Matte World Digital
Home Film Credits About Services Contact
Farewell From Matte World Digital

Matte World Digital Looks Back and Says Goodbye

After nearly a quarter century in business, Matte World Digital (MWD), a leading visual effects studio that specialized in the movie industry's pre-eminent illusion, has closed. The company, based in Marin County, California, and formed in 1988 as Matte World by visual effects supervisor Craig Barron, matte painter Michael Pangrazio, and effects producer Krys Demkowicz, literally shut down on August 8, 2012, when the studio's main computer servers were turned off. Barron likened what happened next to the death throes of the talking HAL computer in 2001: A Space Odyssey.

Goodbye Notes from Friends and Employees
Archiving The Work
Visit the MWD Archive Site

"Just like HAL, it audibly protested with warnings, announced the starting of backups and even made calls to my cell phone asking for help. Its final words, seemingly accepting its fate, were, 'Have a nice day. Goodbye.' Just a strange bit of comedy mixed with the sadness we experienced today." It was also ironic, given the company had begun when motion pictures were a completely photochemical medium and computers still considered the stuff of science fiction.

Barron and Pangrazio were colleagues during the golden age at Industrial Light + Magic (ILM), George Lucas' famed visual effects studio. With Pangrazio providing the paintings and Barron the effects camera work, they produced matte shots for such classic Lucasfilm productions as Star Wars Episode V: The Empire Strikes Back, Raiders of the Lost Ark, and E.T. The Extra-Terrestrial, before organizing their own company with an audacious stunt that recalled the go-for-broke setup in The Sting.

Their company would survive the transition from traditional film effects to digital technology, and work on more than eighty feature films, supporting the visions of such storied directors as Martin Scorsese, Francis Ford Coppola, James Cameron, and David Fincher. The company's eclectic list of projects ranged from an IMAX production in collaboration with physicist Stephen W. Hawking to Oscar-winning work on The Curious Case of Benjamin Button (2008). Despite Matte World Digital's expertise in digital 2D and 3D computer graphics (CG), the company never forgot its foundation in traditional effects and the living legends who inspired them.

"My career and company were shaped by the visual-effects masters I developed friendships with, including stop-motion creator Ray Harryhausen, matte painters Albert Whitlock, Peter Ellenshaw, Matthew Yuricich and Linwood G. Dunn—the optical effects genius behind Citizen Kane and other classics," Barron reflected. "Lin encouraged me to start my own company. He said there were two kinds of visual-effects shots—obvious fantasy, and realism that doesn't draw attention to itself. He believed that realistic effects, which have to blend perfectly, are the most challenging. Ironically, that work is often unsung, because it has to be invisible to the audience. That was the kind of visual effects that Matte World, and later Matte World Digital, would specialize in."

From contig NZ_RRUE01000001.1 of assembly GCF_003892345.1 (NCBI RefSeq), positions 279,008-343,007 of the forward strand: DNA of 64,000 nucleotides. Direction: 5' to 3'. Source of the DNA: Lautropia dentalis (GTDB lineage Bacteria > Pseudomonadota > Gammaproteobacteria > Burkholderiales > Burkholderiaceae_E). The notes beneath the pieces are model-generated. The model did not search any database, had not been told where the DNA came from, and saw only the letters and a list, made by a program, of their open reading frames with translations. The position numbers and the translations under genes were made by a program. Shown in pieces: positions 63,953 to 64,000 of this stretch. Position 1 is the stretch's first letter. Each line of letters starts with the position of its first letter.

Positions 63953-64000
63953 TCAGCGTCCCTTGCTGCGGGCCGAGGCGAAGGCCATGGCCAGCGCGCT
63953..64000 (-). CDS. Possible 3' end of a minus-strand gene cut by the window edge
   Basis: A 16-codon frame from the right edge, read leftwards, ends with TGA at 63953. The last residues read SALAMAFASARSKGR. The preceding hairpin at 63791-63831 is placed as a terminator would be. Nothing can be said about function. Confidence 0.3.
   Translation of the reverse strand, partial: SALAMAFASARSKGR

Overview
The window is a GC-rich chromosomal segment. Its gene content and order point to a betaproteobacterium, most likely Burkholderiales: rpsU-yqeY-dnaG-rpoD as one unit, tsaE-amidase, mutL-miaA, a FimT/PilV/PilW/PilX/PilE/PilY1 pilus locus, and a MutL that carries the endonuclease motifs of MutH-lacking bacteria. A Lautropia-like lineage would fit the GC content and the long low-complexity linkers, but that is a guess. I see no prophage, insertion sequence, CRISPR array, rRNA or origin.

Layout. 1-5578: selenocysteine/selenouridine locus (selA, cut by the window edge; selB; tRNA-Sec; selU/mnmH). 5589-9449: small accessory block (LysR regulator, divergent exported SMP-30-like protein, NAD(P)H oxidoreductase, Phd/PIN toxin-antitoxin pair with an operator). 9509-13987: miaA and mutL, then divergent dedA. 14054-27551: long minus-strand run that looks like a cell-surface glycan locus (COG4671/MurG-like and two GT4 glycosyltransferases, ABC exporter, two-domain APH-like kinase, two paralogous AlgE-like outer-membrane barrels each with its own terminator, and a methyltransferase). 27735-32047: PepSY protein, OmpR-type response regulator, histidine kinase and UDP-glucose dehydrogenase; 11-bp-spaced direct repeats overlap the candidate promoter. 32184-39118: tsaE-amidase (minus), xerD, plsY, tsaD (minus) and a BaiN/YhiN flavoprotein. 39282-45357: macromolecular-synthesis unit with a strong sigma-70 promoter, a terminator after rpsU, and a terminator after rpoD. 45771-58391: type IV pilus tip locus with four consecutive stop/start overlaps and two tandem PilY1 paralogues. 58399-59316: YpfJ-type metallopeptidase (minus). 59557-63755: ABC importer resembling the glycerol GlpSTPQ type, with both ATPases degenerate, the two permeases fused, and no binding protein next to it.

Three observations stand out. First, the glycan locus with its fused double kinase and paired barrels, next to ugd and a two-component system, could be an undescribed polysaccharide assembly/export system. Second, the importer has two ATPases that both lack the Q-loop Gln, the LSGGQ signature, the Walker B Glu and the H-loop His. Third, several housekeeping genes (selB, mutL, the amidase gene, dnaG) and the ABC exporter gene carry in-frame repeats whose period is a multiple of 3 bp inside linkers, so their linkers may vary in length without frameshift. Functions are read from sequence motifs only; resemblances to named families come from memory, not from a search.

The Beautiful Equation

Matte painting was a vital creative resource from the birth of motion pictures through the technological revolutions that shaped the movies throughout the Twentieth Century. Matte painters helped produce some of the most iconic images in film history, including the climactic finale of King Kong atop the Empire State Building, the antebellum mansion of Scarlett's Tara, the enchanted wonders of the Wizard of Oz, and Charles Foster Kane's stately Xanadu. A matte painter could travel through time and space: Matthew Yuricich, a mainstay of MGM's matte department during the wide-screen era, produced the eerie alien landscape of Forbidden Planet (1956) and the visions of Imperial Rome in Ben-Hur (1959).

With painted brush strokes on a flat canvas (glass was preferred), the artist could create environments—entire worlds—that were prohibitively expensive, or impossible, to build or find as a location. Through various means, from original negative "in-camera" composite shots to the use of an optical printer (a device by which separately filmed elements could be re-photographed and combined into one seamless film image), live actors, locations, and sets could be integrated within the painting, sealing the illusion of reality, while allowing artistic control over the scene's look and atmosphere. Matte artists also specialized in the sublime—a painted ceiling topping off a partial soundstage set, artfully slanted rays of sunlight against a wall, mountainous cloud formations.